The National Mall is one of the most recognizable landscapes in the United States. It is home to memorials to our nation's history and some of the most visited museums in the world. Threats to these assets—whether acts of terrorism, violence, or vandalism or theft of artifacts or art—could result not only in the loss of life but also the loss of iconic monuments or irreplaceable items from the Smithsonian's or National Gallery's collections.
GAO was asked to review the steps Interior, the Smithsonian, and the National Gallery are taking to protect U.S. assets, employees, and the visiting public. This report examines: (1) the extent to which these entities assess physical security risks and (2) the extent to which the entities use goals, measures, and testing to assess their physical security programs. This is a public version of a sensitive report that GAO issued in May 2017.
GAO reviewed applicable federal requirements; Interior-, Smithsonian-, and National Gallery-specific policies and related documents; and interviewed officials.
In the sensitive report, GAO recommended that (1) the National Gallery document its risk management decisions and that (2) Interior, the Smithsonian, and the National Gallery link performance measures with security goals and seek input to enhance their testing programs. Interior, the Smithsonian, and the National Gallery agreed with GAO's recommendations and indicated they will begin taking steps to address them.
Recommendations for Executive Action
|Department of the Interior||1. The Secretary of the Interior should direct the Director of the National Park Service to direct the U.S. Park Police to ensure that performance measures linked to program goals are included as part of its updated strategic plan and direct it to develop a timeline for completion of this plan.|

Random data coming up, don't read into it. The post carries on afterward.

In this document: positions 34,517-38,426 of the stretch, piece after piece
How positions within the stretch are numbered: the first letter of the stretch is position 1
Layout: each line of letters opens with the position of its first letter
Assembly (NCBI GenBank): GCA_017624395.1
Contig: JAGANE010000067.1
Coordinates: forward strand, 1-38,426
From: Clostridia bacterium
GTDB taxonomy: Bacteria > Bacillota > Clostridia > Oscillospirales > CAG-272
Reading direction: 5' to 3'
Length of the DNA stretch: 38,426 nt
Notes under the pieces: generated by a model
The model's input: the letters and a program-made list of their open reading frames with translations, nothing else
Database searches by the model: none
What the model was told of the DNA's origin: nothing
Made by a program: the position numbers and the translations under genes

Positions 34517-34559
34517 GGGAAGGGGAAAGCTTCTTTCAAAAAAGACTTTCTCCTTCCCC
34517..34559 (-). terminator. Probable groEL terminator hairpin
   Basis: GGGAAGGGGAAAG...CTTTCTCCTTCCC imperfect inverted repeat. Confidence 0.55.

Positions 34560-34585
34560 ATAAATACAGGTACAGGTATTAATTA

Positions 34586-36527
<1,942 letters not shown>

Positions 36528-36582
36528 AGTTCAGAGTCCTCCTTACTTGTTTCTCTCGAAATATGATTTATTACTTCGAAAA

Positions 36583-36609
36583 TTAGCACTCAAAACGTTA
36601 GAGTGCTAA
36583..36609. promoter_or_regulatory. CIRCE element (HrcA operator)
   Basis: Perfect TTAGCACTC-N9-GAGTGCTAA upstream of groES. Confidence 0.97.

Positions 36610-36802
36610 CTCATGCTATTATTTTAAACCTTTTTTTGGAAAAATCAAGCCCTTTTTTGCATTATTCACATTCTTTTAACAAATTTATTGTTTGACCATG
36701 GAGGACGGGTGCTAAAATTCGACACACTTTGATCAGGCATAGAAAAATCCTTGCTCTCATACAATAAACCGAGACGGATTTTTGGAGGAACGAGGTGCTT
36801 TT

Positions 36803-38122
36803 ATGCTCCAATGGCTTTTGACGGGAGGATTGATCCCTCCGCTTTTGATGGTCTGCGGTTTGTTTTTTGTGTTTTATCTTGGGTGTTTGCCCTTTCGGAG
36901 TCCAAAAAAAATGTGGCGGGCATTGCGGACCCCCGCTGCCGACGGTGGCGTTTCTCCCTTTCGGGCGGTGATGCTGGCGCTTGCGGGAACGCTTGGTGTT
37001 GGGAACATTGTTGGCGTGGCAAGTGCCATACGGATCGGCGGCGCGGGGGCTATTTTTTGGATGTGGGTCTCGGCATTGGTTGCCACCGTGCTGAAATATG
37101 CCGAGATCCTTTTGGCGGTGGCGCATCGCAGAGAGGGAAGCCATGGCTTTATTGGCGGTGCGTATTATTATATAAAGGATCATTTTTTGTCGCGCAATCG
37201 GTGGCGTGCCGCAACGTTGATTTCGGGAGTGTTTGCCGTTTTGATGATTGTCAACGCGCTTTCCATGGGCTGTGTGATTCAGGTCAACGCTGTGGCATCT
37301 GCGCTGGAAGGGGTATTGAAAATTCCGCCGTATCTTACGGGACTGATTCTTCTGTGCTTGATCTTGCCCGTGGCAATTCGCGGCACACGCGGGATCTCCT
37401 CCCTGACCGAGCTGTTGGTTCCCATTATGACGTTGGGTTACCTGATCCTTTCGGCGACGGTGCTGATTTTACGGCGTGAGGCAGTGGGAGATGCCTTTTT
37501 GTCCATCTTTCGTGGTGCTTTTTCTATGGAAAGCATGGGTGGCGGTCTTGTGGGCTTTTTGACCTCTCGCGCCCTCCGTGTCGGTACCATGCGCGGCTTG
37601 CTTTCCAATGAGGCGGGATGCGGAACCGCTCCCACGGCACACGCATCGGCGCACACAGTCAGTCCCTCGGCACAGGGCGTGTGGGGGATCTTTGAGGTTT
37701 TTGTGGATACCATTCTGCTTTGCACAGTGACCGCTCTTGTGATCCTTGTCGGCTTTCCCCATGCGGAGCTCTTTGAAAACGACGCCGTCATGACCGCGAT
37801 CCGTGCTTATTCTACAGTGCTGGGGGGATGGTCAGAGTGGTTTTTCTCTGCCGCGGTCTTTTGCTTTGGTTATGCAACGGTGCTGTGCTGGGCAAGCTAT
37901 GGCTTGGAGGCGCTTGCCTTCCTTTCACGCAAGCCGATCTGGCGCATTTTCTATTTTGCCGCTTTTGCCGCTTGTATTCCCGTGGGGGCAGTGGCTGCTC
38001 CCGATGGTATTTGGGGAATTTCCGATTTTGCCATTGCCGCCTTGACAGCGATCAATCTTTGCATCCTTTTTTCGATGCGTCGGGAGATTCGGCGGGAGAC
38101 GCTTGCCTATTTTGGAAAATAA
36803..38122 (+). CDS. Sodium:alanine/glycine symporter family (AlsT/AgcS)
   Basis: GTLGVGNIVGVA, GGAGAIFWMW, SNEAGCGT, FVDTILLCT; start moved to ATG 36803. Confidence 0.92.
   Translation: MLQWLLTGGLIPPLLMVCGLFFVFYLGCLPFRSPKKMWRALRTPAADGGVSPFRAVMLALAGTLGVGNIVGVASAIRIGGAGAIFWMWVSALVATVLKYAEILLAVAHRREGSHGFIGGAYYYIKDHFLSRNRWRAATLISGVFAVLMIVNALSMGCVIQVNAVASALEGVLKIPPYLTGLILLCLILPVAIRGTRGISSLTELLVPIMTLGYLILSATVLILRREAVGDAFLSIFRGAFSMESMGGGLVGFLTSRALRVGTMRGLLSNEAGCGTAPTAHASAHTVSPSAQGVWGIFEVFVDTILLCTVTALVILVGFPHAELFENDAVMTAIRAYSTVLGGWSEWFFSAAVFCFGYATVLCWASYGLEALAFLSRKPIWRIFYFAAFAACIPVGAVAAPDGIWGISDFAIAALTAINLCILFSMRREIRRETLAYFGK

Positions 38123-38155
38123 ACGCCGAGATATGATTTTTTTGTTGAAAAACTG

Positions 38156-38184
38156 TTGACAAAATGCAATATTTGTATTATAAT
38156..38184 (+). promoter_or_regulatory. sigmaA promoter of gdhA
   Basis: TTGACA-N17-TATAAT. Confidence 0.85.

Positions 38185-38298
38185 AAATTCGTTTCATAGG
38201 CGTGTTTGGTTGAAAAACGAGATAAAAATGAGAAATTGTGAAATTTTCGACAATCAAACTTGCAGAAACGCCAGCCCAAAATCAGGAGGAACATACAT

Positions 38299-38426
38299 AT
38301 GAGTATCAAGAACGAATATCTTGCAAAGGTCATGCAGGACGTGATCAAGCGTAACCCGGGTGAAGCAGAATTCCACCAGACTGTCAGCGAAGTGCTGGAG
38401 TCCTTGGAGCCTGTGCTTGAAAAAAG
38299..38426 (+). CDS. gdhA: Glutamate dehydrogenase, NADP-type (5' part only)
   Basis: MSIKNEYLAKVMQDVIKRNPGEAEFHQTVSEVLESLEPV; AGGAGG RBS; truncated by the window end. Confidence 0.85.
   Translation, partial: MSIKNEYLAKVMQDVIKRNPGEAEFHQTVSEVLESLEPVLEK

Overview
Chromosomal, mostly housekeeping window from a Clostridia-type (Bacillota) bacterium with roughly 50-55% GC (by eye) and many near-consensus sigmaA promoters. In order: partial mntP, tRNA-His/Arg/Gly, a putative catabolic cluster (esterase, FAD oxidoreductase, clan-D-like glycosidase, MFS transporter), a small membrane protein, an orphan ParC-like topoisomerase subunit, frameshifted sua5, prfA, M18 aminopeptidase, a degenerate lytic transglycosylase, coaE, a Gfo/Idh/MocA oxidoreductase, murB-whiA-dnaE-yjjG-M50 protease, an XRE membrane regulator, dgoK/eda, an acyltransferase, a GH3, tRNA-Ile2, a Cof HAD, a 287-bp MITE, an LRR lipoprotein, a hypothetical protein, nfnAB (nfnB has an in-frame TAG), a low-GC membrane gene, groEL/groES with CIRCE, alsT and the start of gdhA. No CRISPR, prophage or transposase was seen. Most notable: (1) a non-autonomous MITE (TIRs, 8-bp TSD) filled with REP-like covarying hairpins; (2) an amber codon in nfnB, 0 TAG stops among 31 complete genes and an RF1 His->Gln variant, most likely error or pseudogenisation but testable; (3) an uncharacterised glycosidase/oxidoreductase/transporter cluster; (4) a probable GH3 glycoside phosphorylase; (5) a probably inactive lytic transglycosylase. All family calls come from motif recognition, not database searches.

|Department of the Interior||2. The Secretary of the Interior should direct the Director of the National Park Service to direct the U.S. Park Police to seek additional input from federal entities with expertise regarding ways to enhance testing of its physical security program.|
|Smithsonian Institution||3. The Secretary of the Smithsonian Institution should direct the Office of Protection Services to develop program goals and ensure that performance measures linked to those goals are included as part of the strategic plan for security and develop a timeline for completion of this plan.|
|Smithsonian Institution||4. The Secretary of the Smithsonian Institution should direct the Office of Protection Services to seek additional input from federal entities with expertise regarding ways to enhance testing of the physical security program.|
|National Gallery of Art||5. The Director of the National Gallery of Art should direct the Office of Protection Services to develop a process for documenting risk management decisions.|
|National Gallery of Art||6. The Director of the National Gallery of Art should direct the Office of Protection Services to ensure that program goals and performance measures linked to those goals are included as part of the master security plan and develop a timeline for completion of this plan.|
|National Gallery of Art||7. The Director of the National Gallery of Art should direct the Office of Protection Services to seek additional input from federal entities with expertise regarding ways to enhance testing of the physical security program.|